It was an imposing place, having 12,000 inhabitants, and in the harbor were British men-of-war cruising to put down the slave trade. The astonishment of the Makololo, when they saw the sea, was tremendous. They came to Livingstone and said to him, "Now we have seen it. We marched along with our father, believing that which our old men said was true, that the world has no end. But all at once the world says to us, 'I am finished. There is no more of me.'" And they were greatly impressed by the universal respect paid to Livingstone, for now, they said, they knew he was a great man...
The Makololo looked wistfully at their father, who had promised to take them back again to Linyanti, and back again he went with them. After numerous adventures he got safely to Seketeln's palace of wattles, and was received with transport.
He now in earnest explored the Zambezi, marching down its banks to its mouth on the Mozambique Sea, upon one of which is the Portuguese port of Tette [Tete, Mozambique, 240 miles upstream from the mouth of the Zambezi]. Not far from Tette [actually hundreds of miles further upriver, south of Livingstone, Zambia] are the great falls of the Zambezi, which he called Victoria.
At Tette her Majesty's ship Frolic soon arrived, and took him to the Mauritius, whence he sailed for Europe, arriving there at the end of 1856... Arrived in England, he received such a welcome as has blessed few men... In 1857 he published a narrative of his travels, which has since passed through many editions.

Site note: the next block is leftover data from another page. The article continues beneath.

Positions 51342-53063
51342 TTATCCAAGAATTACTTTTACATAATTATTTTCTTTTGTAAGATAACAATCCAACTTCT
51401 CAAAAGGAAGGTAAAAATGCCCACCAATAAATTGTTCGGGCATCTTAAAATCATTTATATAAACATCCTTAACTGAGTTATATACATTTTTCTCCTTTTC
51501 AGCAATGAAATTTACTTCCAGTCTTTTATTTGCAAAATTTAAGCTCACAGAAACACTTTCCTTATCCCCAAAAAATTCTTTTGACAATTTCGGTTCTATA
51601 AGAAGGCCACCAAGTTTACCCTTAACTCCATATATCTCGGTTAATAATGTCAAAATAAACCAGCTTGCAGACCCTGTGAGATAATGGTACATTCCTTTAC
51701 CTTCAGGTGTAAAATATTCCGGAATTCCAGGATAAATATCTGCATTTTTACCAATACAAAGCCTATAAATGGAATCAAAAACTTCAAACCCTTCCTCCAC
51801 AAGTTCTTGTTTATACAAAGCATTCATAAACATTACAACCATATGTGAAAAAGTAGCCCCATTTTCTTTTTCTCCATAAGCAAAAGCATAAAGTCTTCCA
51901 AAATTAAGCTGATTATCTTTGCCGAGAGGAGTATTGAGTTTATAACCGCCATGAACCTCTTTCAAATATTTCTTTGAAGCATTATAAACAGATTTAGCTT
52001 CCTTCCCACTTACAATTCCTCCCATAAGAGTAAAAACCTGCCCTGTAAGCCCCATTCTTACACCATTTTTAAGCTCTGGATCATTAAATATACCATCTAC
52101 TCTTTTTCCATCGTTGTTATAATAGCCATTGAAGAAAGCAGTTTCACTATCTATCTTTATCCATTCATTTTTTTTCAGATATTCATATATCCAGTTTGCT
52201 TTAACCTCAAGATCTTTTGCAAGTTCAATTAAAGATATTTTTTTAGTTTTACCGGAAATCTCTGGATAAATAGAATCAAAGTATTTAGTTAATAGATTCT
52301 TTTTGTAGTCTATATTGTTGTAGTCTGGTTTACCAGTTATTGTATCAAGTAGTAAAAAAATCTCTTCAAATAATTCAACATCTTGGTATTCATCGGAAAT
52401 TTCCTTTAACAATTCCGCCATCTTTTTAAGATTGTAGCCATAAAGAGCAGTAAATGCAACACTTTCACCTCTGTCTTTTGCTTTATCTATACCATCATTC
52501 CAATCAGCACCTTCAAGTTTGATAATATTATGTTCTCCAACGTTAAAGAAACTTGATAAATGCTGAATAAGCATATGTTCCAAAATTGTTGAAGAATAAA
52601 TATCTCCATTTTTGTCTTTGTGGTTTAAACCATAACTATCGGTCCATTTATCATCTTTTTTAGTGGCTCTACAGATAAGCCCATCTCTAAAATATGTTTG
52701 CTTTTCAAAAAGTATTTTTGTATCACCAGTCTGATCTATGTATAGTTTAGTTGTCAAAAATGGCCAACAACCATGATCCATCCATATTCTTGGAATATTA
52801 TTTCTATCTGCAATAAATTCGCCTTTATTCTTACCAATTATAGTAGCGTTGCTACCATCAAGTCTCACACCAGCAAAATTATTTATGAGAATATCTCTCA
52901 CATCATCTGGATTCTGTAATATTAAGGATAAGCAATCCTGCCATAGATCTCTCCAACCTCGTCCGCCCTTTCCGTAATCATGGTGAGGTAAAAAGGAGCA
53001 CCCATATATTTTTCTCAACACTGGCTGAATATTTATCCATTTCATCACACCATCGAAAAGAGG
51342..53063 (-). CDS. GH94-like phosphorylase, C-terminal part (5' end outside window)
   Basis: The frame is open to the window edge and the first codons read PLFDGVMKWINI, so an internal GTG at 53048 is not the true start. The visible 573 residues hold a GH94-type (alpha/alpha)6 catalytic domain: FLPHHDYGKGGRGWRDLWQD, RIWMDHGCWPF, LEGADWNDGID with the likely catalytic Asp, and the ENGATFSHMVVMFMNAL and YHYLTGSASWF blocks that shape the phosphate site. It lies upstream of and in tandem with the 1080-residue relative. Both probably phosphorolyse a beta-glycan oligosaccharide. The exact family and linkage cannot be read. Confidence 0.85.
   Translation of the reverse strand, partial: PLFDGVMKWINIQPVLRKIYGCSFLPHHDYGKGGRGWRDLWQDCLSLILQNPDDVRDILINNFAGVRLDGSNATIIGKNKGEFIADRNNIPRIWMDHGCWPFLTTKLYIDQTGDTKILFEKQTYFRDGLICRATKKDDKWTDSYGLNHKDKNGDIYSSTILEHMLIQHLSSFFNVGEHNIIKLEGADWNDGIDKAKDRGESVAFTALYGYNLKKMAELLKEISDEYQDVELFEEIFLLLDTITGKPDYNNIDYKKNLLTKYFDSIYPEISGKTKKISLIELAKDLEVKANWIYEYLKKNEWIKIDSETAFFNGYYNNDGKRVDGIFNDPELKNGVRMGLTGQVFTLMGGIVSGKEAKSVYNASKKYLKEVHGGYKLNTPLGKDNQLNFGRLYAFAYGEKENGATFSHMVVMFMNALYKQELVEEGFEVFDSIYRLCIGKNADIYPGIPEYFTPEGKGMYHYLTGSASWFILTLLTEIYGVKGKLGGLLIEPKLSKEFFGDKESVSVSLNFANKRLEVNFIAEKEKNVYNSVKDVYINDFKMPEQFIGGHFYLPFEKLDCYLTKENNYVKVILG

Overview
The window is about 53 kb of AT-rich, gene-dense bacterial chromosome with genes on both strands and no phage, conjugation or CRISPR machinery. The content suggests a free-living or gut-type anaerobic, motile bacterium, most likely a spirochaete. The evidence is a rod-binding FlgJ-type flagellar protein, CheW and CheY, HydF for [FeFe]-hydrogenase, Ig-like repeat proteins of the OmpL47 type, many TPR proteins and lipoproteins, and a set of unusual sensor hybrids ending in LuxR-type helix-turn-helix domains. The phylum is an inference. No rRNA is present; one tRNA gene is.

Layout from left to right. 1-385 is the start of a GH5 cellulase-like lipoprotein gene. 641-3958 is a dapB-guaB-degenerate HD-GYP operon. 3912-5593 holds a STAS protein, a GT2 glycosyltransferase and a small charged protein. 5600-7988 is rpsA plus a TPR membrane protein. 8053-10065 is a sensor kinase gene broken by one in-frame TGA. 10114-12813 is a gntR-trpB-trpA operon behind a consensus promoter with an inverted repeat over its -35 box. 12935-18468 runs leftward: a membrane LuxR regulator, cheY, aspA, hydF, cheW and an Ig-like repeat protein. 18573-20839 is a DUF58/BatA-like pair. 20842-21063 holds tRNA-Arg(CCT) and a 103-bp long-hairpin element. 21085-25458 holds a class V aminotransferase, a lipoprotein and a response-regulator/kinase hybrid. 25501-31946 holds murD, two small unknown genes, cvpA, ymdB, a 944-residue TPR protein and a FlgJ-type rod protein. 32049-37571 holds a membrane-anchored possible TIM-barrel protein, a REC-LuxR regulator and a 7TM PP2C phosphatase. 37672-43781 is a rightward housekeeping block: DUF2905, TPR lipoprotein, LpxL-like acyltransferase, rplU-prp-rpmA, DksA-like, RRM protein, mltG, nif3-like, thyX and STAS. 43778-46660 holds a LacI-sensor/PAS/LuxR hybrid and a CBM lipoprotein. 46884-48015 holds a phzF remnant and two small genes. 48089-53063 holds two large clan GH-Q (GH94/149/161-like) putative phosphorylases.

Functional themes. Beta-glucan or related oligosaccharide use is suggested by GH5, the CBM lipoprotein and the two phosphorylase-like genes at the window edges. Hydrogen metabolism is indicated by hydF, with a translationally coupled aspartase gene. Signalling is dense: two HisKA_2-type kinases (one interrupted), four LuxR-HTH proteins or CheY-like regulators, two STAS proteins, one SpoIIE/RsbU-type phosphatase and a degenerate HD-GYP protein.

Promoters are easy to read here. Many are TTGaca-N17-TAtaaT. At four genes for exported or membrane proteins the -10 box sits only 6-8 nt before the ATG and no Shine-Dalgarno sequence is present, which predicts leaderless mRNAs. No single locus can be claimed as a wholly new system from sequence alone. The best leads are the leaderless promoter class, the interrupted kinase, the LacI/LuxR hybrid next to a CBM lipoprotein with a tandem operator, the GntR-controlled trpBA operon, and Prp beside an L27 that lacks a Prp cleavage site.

In 1858 he returned to Africa to explore the Zambezi and its tributaries with steam launches, and to introduce the blessings of civilization among the people. During the course of this expedition he discovered Lakes Nyassa [Lake Malawi, Lake Nyasa] and Shirvan [Lake Shirwa, Lake Kilwa, Lake Chilwa], and made many interesting explorations. But his dear wife died six months after the Nyassa discovery, and the expedition was recalled by the Government in 1863. The open hostility of the Mussulmen, and the covert but ceaseless opposition of the Portuguese, nullified all his efforts, and nothing came of an undertaking that had promised so fairly. The climate was also by no means so favorable as Livingstone had believed, and, indeed, had he not been sanguine he might have guessed that the vicinity of large rivers in tropical countries can never be healthy.